Chennai-based NGO Agal Foundation runs programmes at schools, colleges, and corporates to educate people about appropriate waste segregation and disposal methods.
Aditya Pillai, a Class 6 student of Shrine Vailankanni Global School, Chennai, was curiously examining a bin of trash. It’s not often that you come across a young schoolboy going through trash. But Aditya had a reason.
“I tend to learn a lot when I engage in such activities. The biggest lesson I picked up was that trash need not necessarily be thrown. There are many ways in which waste can be reused,” Aditya says.
He isn't the only one.
A whopping 600 students think like Aditya. All of them are a part of Agal Foundation’s Thrash the Trash programme. The Agal Foundation, a Chennai-based NGO, designs and executes initiatives for a trash-free environment with the help of teachers and facilitators at schools. The programme is creating far-reaching ripples, and children’s awareness has translated into action on the ground. Says Sudha Mahesh, Head of Shrine Vailankanni Global School, Chennai:
“We have seen children come up with many ingenious novelties out of waste. Tables were made from discarded shoe boxes, a battery operated lamp was made from old cardboard, and they made multipurpose cup holders from plastic bottles. Looking at all this, we can say with some confidence that the future generation will strive towards a trash-free environment.”
Agal Foundation was born when two like-minded citizens volunteered to help out during the 2015 floods in Chennai. Vajidha Hameed, who had come for a vacation from Singapore, and Karthikeyan Murugan, a local retailer, were appalled to witness that ineffective methods of garbage disposal were causing loss of natural resources and serious health/man-made hazards.
One of the main reasons for the Chennai deluge was not so much the heavy rainfall, but the poor garbage disposal system in the city. According to a report published by the Comptroller and Auditor General (CAG) of India, dumping of solid waste on tank beds and discharging of trash into drains led to the disaster.
Vajidha and Karthikeyan wanted to do their bit to avert such man-made disasters. They joined hands to create awareness about good and bad waste management techniques. Their foundation now aims to urge future generations to work towards a clean and green environment. According to Vajidha,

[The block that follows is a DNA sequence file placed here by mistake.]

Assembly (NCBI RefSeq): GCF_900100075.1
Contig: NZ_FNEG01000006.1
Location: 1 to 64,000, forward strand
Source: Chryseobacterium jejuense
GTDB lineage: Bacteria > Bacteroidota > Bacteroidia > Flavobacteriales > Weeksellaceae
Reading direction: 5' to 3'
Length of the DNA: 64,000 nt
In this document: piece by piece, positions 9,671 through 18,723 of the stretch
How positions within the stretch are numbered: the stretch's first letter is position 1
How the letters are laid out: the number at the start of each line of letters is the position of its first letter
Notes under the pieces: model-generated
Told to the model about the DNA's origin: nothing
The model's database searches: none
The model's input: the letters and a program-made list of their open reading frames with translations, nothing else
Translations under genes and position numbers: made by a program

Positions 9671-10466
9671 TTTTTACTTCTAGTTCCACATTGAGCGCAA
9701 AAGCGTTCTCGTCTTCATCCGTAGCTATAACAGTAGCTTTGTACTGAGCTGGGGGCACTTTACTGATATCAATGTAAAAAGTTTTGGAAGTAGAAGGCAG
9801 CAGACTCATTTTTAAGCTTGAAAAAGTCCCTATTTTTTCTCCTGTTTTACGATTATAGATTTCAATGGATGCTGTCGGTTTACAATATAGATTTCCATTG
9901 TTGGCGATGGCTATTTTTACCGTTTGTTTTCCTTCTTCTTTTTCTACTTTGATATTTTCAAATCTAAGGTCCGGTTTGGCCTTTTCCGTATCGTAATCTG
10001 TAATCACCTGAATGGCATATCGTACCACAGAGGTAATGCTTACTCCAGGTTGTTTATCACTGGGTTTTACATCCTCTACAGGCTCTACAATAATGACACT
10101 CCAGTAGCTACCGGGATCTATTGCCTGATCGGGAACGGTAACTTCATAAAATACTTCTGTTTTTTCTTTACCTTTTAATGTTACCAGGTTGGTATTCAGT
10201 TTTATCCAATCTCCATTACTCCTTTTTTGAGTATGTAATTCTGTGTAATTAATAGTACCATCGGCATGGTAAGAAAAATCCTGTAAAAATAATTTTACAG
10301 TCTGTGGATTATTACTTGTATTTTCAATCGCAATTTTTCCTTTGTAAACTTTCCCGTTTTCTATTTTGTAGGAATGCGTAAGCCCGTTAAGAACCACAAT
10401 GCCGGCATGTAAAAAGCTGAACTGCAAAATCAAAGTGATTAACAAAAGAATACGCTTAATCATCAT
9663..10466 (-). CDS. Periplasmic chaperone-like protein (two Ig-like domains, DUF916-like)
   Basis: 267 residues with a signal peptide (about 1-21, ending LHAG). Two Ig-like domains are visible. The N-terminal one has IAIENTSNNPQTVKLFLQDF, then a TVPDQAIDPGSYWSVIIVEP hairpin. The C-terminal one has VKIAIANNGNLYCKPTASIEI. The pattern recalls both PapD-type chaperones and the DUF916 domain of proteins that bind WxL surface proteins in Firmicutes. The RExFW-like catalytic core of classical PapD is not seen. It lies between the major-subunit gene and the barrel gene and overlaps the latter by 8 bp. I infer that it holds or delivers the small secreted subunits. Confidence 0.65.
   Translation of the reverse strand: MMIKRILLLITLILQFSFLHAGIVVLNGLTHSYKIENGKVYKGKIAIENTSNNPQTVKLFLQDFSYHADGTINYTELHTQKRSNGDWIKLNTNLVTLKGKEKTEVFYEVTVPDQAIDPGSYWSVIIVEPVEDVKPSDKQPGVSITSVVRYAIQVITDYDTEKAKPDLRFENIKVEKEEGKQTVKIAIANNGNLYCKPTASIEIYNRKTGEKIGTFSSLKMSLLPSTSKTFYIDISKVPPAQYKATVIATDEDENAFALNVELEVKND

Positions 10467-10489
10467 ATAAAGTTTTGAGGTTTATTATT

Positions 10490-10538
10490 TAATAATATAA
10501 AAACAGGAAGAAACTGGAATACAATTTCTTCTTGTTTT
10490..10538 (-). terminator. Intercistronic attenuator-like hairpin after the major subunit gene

“We are a non-governmental organisation and we run programmes at schools, colleges, and corporates to educate people about appropriate waste segregation and disposal.”
About 25 volunteers, including teachers, work with Agal Foundation. They have taken a slew of measures to increase awareness among citizens by conducting seminars, creating digital content, and organising relevant activities. Their noteworthy efforts include:
1. Thrash the Trash Champs
This learning programme began in 2016 and is still being organised across many schools in Chennai. “We train and work with school teachers for this. The programme targets children between the ages of 9 and 11 years since they are very receptive at that time. This initiative is divided into three activity-based modules spread across 23 weeks,” says Karthikeyan Murugan, Trustee, Agal Foundation.
The first module involves an activity-based session like story-telling, drawing, and singning, during the course of which the importance of a clean environment is highlighted. The second module comprises a demonstration of the 3 R’s – reduce, re-use, and recycle. The last one, called ‘Innovative Recyclers’, focuses on letting children come up with innovative solutions to segregate and manage waste. Students receive a certificate of completion from Agal Foundation at the end of the programme.
2. Breaking the taboo around female hygiene
The Agal Foundation held a seminar in 2016 covering various aspects of female hygiene, including exercises to alleviate menstrual pain and disposal of sanitary napkins during menstruation. “The discussion, which was led by a group of gynecologists, was a huge success with over 500 participants across schools, colleges, and business organisations. The impact of the seminar was such that several schools took up the initiative to install incinerators in their washrooms so that girls could discard sanitary napkins in an eco-friendly manner,” Vajidha recalls.
The Thrash the Trash programme is one of key initiatives conceptualised by Agal Foundation. The modules in the programme were designed with the idea of stimulating lateral thinking and creativity in young minds.
“After the completion of the programme, all children in our school became more accountable towards the environment. So much so, that our entire school came together to run a trash collection and recycling campaign. That is not all. We have even started producing bio-manure within the school campus,” Sudha says.
After they successfully conducted the Thrash the Trash initiative across four schools, the Paris Peace Forum invited the Agal Foundation to be a part of their convention. However, the NGO was unable to go due to resource constraints.
The founders continue to focus on what’s most important: the environment.
“Keeping our natural ecosystem intact is necessary for survival. We still have a long way to go. Our goal is to root out all the indiscriminate dumping of waste that takes place in our country by creating awareness,” Karthikeyan says.